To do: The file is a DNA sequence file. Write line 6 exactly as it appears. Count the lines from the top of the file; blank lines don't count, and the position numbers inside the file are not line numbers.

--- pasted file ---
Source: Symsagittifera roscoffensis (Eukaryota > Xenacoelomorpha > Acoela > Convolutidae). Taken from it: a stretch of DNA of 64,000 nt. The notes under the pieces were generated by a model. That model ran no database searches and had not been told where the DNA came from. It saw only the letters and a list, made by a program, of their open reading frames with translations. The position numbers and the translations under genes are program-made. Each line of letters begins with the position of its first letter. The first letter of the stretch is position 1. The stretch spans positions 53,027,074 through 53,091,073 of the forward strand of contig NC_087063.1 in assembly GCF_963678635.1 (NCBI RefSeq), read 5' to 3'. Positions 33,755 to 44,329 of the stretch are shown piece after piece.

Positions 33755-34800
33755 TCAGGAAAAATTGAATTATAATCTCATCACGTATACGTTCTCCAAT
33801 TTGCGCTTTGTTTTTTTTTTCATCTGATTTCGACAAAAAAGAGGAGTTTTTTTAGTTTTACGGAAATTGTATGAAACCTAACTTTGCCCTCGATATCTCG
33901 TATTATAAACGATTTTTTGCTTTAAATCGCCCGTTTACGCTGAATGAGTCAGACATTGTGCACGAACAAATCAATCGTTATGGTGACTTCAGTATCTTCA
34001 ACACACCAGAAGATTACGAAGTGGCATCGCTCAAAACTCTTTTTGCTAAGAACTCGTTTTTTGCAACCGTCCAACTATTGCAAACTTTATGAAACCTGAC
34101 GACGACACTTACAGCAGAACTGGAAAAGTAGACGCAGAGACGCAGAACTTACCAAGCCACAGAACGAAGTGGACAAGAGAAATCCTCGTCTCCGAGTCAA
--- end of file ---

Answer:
34001 ACACACCAGAAGATTACGAAGTGGCATCGCTCAAAACTCTTTTTGCTAAGAACTCGTTTTTTGCAACCGTCCAACTATTGCAAACTTTATGAAACCTGAC